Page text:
Police officers, firefighters and emergency medical technicians are hungry for more and better information in the field. But while traditional mobile data systems offer messaging and some data-lookup capabilities, first responders want a broader range of functions, similar to the functions that dispatchers can access from their consoles. Specifically, they want onscreen maps, navigation help and full details about the incident to which they are responding.

That's why TriTech Software Systems developed VisiNet Mobile, an in-vehicle companion to its VisiCAD Command computer-aided dispatch system.

“Our customers were saying, ‘You've got this great CAD system; why can't you extend it into the field? We need more data. We need maps,’” said TriTech CEO Chris Malone, whose San Diego-based firm has sold CAD software for public safety since 1991.

San Diego Fire-Rescue Department (SDFD) officials hope to have VisiNet fully functioning on Panasonic Toughbooks installed in 200 vehicles by next June. In Austin, Texas, responders working for Austin-Travis County Emergency Medical Services and the Travis County Sheriff's Department started using VisiNet Mobile in 100 vehicles this spring. City of Austin police officers and firefighters will soon join them, raising the number of mobile units on the system to about 1000. These agencies have jointly implemented VisiCAD Command in Austin's Combined Transportation, Emergency and Communications Center (CTECC).

Vendors often incorporate geographic information system (GIS) and routing capabilities in their CAD software. But while operators sitting at dispatch consoles can take advantage of those systems, first responders on the streets don't have direct access to the same information.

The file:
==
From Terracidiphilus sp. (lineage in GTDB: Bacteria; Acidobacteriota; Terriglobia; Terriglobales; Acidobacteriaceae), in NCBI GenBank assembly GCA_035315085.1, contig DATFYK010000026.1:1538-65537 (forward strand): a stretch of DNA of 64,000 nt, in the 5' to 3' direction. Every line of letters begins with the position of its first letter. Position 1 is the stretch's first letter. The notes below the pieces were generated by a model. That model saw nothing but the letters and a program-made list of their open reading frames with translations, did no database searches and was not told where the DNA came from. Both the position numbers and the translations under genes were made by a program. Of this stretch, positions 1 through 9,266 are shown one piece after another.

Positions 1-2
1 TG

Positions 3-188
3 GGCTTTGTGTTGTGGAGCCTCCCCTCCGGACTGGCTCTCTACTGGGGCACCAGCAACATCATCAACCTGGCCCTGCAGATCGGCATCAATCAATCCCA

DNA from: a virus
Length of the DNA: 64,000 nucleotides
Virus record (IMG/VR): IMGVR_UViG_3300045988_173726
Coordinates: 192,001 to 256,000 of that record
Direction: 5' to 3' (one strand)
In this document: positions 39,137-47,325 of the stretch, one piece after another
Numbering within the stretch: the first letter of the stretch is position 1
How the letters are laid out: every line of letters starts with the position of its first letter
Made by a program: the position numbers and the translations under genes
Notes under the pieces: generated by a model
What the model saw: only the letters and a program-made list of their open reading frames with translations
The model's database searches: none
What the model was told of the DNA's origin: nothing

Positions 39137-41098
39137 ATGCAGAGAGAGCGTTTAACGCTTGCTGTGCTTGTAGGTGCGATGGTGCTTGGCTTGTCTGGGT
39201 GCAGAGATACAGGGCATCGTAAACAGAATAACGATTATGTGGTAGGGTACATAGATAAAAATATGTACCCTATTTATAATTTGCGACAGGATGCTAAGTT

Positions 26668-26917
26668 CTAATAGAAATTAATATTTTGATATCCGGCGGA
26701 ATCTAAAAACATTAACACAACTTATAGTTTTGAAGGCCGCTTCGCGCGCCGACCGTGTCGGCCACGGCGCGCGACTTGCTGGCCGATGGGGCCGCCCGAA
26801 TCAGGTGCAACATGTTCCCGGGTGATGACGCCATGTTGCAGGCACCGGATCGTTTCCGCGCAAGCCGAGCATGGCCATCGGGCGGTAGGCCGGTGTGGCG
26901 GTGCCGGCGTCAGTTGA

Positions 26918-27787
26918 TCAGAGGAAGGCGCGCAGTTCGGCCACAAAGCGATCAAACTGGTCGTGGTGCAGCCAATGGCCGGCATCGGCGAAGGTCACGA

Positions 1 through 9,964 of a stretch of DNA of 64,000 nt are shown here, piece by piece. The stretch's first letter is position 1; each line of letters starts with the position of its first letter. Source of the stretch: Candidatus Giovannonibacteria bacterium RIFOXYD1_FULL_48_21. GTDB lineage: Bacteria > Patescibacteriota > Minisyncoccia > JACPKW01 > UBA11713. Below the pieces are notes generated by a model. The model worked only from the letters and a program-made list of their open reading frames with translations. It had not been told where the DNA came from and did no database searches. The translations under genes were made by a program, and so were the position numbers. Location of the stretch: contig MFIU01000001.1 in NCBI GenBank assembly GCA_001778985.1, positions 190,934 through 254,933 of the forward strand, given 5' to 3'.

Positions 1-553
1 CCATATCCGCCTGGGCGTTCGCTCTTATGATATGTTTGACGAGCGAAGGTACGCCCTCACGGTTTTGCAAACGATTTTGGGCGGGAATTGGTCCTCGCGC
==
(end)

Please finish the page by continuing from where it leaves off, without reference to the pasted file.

“They need to know, ‘How do I get there, where am I currently, what is the route to the call,’” Malone said, adding that when first responders arrive at an incident, they also need to see what other units are on the scene and where they're positioned.

TriTech implements GIS software on mobile computers, making maps available to first responders without the need to transmit large graphics files over the air. Global positioning system receivers support automatic vehicle location, keeping users apprised of their own position and the positions of others in the fleet.

While field personnel need to reach no further than the mobile computer's hard drive for map data, they can also reach across a wireless network for data from other sources. Along with details about a specific incident drawn from the CAD system, additional key information might include data from their agency's administrative systems, state and local government databases, subscription-based databases and selected sites on the public Internet. A first responder might use the system, for example, to look up information about hazardous materials or access a state Web site for details about prison inmates, Malone said, adding that TriTech has developed its own end-to-end security scheme for the wireless system, which complies with the U.S. government's FIPS 140-2 standard.

VisiNet Mobile works with a variety of wireless technologies and can switch on the fly between two different networks — for example, between a commercial system and a higher-bandwidth, privately operated 802.11 network. SDFD will use that technique once it gets its system fully running next year. The department will rely mainly on Sprint's wireless data service, possibly supplemented in some areas by service from Verizon Wireless. At each fire station, however, it will install a Wi-Fi hot spot, and vehicles that drive within range will automatically switch onto that private network, said Susan Infantino, the department's communications manager.

“If there have been any changes to the maps or to the functionality in the software, it will automatically get downloaded via this hot spot,” Infantino said. “We update our map database every two weeks with new streets, ramps and that kind of thing.”

Firefighters and medical personnel will gain immediate access to these changes, rather than waiting for the department to issue new versions of its printed map books. Eventually, SDFD will add a layer of aerial photographs to its GIS system, and those also will be available on the mobile computers.

“As they pull into a canyon area, they can see the lay of the land from an overhead view,” Infantino said.